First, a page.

What Political Science Might Say

Here’s what political scientists might conclude about the current debates over climate change:

  1. Climate change is a complex of human and nature interactions, incorporating both ecosystem and social system changes.   Ask a biologist – life has shaped the planet as much as the planet has shaped life.
  2. Debates about the causes of climate change say more about the ability of powerful voices to shape discourse than they do about the science or the state of human knowledge.  Check the historical and current role of the fossil fuel industry in shaping discourses.
  3. Humans deploy information as a tool to resolve psychological and social problems, such as cognitive dissonance or hypocrisy.
  4. Humans deploy information as a tool to foment problems because it brings them social benefits such as inclusion and acceptance into a group they aspire to.  This observation applies to scientists as well as everyone else, but scientific testing is explicitly designed to moderate and reduce the impact of this human tendency on the knowledge produced.
  5. Human social reactions to emerging threats vary hugely based on their perceptions, but depend inordinately on social relationships. Human social innovations in response to climate change may be classified into two broad forms:  social control or mobilization.
  6. Those closest to the object of knowledge (ie scientists, marginalized peoples in developing countries, indigenous peoples and their leadership) will be most widely questioned as dissonance grows, they will also be the most likely to try to mobilize their knowledge
  7. Those furthest from the object of knowledge (non-scientists, the wealthy and geographically mobile) will be just as likely to experience dissonance but will prefer social control strategies over mobilization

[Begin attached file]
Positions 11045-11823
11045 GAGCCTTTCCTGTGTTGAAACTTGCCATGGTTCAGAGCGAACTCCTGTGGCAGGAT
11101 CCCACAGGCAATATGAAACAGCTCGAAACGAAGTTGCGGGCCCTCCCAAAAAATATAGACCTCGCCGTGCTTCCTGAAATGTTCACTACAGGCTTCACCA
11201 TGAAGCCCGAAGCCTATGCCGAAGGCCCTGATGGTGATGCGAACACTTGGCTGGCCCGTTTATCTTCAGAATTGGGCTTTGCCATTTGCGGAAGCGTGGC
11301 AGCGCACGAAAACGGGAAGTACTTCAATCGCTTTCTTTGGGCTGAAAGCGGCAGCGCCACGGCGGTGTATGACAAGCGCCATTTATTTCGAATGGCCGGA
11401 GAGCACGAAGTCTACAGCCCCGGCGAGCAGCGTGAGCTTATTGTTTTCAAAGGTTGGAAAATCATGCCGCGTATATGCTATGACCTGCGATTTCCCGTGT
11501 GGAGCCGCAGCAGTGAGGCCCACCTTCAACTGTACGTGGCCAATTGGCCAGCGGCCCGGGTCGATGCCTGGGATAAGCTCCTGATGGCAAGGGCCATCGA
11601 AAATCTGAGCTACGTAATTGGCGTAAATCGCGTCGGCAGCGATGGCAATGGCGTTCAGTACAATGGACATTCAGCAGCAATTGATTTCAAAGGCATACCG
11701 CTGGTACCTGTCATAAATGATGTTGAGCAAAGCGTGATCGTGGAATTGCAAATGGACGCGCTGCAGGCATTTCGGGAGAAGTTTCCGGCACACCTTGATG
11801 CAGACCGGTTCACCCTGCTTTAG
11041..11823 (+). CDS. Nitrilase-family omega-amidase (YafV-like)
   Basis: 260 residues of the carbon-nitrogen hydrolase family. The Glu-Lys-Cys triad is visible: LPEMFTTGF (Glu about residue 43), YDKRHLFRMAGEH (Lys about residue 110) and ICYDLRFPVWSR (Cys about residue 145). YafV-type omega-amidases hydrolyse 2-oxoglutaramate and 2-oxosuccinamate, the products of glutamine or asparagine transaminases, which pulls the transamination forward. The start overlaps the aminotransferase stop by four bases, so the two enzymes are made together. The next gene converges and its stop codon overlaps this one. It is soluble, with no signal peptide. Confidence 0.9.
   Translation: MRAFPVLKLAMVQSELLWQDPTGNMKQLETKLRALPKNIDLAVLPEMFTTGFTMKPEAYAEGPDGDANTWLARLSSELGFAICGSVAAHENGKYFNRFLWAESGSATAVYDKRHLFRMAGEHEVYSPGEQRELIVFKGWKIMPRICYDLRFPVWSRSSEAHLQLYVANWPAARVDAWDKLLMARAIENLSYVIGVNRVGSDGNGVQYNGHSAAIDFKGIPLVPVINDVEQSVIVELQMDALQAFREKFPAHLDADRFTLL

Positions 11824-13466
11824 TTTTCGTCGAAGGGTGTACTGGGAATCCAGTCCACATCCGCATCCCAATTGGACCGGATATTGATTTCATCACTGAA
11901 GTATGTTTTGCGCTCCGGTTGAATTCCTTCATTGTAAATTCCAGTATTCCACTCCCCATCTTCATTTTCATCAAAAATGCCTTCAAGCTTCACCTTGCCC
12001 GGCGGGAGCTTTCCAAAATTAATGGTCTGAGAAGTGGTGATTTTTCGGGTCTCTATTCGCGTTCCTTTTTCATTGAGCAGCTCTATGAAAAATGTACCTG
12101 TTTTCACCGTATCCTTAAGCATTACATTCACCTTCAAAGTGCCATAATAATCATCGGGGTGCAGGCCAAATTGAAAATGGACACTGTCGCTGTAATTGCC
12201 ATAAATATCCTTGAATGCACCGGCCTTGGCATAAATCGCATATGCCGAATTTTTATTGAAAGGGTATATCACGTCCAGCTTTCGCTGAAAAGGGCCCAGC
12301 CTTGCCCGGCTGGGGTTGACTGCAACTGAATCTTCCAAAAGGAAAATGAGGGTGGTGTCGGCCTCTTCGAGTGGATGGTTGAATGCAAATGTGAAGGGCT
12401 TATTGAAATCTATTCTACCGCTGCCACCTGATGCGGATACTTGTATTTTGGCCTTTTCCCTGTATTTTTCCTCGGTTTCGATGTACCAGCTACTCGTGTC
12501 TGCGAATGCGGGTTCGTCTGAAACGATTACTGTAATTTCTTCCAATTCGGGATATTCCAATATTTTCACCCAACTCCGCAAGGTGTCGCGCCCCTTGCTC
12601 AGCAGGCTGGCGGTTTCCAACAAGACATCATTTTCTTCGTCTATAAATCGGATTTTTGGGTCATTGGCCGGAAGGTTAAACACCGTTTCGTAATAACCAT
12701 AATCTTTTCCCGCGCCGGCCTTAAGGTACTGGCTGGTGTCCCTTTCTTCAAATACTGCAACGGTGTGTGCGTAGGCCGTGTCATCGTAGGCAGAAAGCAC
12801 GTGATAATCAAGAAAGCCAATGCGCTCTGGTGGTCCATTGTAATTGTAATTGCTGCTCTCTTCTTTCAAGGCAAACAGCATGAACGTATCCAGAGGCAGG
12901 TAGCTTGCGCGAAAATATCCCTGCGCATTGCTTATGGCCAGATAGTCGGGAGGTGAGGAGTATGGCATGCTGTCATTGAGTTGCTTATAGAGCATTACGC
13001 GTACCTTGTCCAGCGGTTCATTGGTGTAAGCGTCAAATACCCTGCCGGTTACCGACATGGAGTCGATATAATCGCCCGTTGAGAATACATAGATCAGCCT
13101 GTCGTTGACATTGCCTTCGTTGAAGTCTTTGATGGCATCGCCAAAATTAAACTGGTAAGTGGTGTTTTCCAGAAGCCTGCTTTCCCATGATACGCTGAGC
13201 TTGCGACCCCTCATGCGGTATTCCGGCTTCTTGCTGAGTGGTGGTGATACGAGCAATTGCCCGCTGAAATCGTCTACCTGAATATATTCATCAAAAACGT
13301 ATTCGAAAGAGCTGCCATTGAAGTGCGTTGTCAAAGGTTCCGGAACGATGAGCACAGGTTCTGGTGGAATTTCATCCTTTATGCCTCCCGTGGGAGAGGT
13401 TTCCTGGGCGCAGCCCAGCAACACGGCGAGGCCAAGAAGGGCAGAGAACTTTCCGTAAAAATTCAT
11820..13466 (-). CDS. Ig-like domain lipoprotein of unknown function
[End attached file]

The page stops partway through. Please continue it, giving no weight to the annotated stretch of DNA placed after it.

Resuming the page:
8. Human inequality encourages suspicion of the motives of others, which in turn leads to widespread mistrust of knowledge claims of any basis.  This is supported by both observational and experimental evidence.
  9. Mobilization does not require special knowledge or access, nor does it require knowledge to be certain or definitive
  10. Social benefits and costs will not be distributed evenly, leading to further pressures on decision making, as sorting these out distracts from collective action
  11. Cognitive dissonance and time pressures leads human decision making groups to narrow the range of choices available in ways that make decisions ultimately less adaptive and optimal.

Knowledge is socially produced, and so understanding how and why social innovation happens is one way that political scientists can contribute to our understanding of climate change.

What to Do?

Some of these observations are more pessimistic, and some are more optimistic, when it comes to the prospects for taking climate action.  On the pessimistic side, widespread and deep questioning of the basis of human knowledge is most counterproductive when humans most need to grow their knowledge in order to act effectively. On the other hand, the prospects for collective mobilization may grow over time as climate change impacts become more widely felt.

We are in a novel historical moment which challenges the full range of human ingenuity.  Whether mobilization or social control will win out is an open question.  I’d speculate that social innovations tend to be more adaptive in a stable climate than they are in a rapidly-changing climate.  I know which I’d prefer, but history (if it continues at all) will be the ultimate judge.

Is the World Getting Better or Worse (Talk)?

This presentation takes a practical look at recent trends in the world and analyze whether the world is getting better or worse. We will look at trends in democracy, human rights and freedoms, economic growth and inequality, environmental degradation and climate change, human health, population, and governance, among others.

Canada’s Role in a Changing World

The liberal international order (LIO) has been in place for half of Canada’s 150-year existence and Canada has been an integral part of it from the beginning. As one of the founding members of this order Canada has a stake and a role in preserving international law, peace, prosperity and human rights. However, the LIO is under stress. What will be Canada’s response to a new era of diverse challenges? From the U.S. effort to abandon NAFTA to the challenges of terrorism and environmental breakdown, Canada’s capacities are being put to the test. This session will open a conversation about Canada’s strengths, weaknesses, opportunities and threats in a world of rapid and unexpected change.